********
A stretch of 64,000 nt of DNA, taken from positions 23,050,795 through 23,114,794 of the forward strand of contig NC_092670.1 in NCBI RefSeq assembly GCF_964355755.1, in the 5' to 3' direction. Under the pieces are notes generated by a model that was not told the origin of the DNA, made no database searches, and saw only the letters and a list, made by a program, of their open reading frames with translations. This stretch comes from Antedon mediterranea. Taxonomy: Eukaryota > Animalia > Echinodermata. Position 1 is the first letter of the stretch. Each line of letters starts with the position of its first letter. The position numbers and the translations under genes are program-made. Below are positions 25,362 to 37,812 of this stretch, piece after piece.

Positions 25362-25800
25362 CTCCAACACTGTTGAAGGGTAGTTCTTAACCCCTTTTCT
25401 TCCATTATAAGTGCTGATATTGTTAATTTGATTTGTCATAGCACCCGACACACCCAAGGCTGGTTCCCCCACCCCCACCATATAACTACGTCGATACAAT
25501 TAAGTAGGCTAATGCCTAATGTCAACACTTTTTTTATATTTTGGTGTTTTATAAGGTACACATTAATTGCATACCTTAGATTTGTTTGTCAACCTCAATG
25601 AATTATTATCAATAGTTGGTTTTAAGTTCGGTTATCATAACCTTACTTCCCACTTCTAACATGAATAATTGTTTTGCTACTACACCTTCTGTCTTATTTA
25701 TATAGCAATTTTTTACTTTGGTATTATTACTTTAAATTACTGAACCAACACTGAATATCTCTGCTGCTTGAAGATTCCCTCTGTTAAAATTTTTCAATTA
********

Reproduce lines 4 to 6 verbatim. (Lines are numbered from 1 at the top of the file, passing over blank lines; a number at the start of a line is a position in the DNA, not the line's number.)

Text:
25401 TCCATTATAAGTGCTGATATTGTTAATTTGATTTGTCATAGCACCCGACACACCCAAGGCTGGTTCCCCCACCCCCACCATATAACTACGTCGATACAAT
25501 TAAGTAGGCTAATGCCTAATGTCAACACTTTTTTTATATTTTGGTGTTTTATAAGGTACACATTAATTGCATACCTTAGATTTGTTTGTCAACCTCAATG
25601 AATTATTATCAATAGTTGGTTTTAAGTTCGGTTATCATAACCTTACTTCCCACTTCTAACATGAATAATTGTTTTGCTACTACACCTTCTGTCTTATTTA